Censorship in comics?

I think this article is very pertinent to our discussion of comics. It discusses censorship in comics in the mid-20th century in a very balanced way. One possible criticism of it is that it doesn’t separate the medium/grammar of comics from the content of comics. Anyway money quote:

In the two years after Wertham’s book came out, more than a dozen publishers and hundreds of cartoonists left the field. Those publishers that remained were severely restricted by a self-imposed code that prevented comics from publishing anything but the most anodyne kiddies’ fare. Only with the rise of graphic novels in the last few years have comics recovered from the stigma of the Wertham years. For Hajdu, the comic-book crackdown was a “purge,” a precursor to later panics over rock music and video games.

Uncategorized George Altshuler 06 Apr 2008 No Comments

On the subject of robots…

Alright, so my titles need work. But this is a webcomic that I read, which I’m pretty sure no one else does. Thus I shall enlighten you as you have enlightened me. Most of them are single panels or short multipanel comics, with continuity stemming from the Transformers franchise. It’s a commentary on the whole picture, from Generation 1 to the fandom to mistakes Michael Bay hasn’t even made yet. The latest edition is of the latter category, and it updates every Monday.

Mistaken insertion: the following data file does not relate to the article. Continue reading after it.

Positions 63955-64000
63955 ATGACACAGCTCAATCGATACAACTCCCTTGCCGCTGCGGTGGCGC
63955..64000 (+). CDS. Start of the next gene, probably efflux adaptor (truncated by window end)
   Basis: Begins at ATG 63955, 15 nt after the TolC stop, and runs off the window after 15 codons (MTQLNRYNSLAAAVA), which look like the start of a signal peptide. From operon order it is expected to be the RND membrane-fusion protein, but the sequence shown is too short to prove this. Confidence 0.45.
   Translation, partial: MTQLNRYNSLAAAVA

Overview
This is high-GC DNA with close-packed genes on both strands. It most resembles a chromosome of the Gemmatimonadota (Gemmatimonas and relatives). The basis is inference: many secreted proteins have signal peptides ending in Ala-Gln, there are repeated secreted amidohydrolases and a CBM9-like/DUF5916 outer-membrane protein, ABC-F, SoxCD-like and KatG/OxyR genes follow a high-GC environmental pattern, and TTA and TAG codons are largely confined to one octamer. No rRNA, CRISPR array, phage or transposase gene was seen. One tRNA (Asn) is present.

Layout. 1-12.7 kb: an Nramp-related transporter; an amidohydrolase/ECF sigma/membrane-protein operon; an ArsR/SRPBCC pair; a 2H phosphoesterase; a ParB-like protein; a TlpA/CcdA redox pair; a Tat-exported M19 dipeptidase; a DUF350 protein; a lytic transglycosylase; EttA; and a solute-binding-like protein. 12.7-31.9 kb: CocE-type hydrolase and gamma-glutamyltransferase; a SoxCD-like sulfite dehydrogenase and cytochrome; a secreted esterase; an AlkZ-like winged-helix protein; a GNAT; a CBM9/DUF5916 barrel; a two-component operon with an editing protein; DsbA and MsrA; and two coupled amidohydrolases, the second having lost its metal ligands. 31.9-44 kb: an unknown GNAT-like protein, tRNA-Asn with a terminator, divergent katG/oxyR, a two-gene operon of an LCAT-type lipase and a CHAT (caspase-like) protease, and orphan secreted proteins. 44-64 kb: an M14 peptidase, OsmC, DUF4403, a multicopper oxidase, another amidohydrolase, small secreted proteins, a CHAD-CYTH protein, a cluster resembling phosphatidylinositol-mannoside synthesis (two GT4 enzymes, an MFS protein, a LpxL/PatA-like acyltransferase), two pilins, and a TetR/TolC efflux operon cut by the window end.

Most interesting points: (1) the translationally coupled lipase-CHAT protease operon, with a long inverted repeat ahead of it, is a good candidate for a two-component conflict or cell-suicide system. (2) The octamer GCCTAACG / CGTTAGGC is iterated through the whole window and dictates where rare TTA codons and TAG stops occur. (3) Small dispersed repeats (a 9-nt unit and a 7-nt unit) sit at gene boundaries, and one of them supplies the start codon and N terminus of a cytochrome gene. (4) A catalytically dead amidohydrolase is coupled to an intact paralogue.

Matt Moylan’s Lilformers

General Geekery &Taste of the Internet &Uncategorized Laria Hambleton 04 Mar 2008 No Comments

Follow up on class: The limitations of the content of comics because of technology

I just wanted to follow up on the point I was trying to make in class yesterday: I still think there are limitations on the content of comics that come as a result of technology, not institutions or culture. More specifically, I think that comics cannot express certain abstract ideas that regular prose can express. Or at the very least, it would be cumbersome for comics to do so.

I think of the political science reading I am doing now on what causes transitions to democracy. It may be possible to discuss this with a narrator in comics (sort of in the way that McCloud does in his piece) but the concepts surrounding transitions to democracy are fundamentally abstract. Comics are rooted in pictorial representation, not text. As McCould defines it, comics are “the juxtaposed pictorial and other images in deliberate sequence intended to convey information and/or produce an aesthetic response in the viewer.” (page 9)

So if you wanted to make a comic about the theory of transition to democracy you could maybe do it, but it would be very texty and would move away from McCloud’s definition of comics.

This all being said, I don’t want to sound like I’m hating on comics. McCould’s piece is a brilliant example of how comics can make arguments and convey ideas in a way that transcends text. But once again, McCould is analyzing comics: a visual medium.


Uncategorized George Altshuler 27 Feb 2008 No Comments

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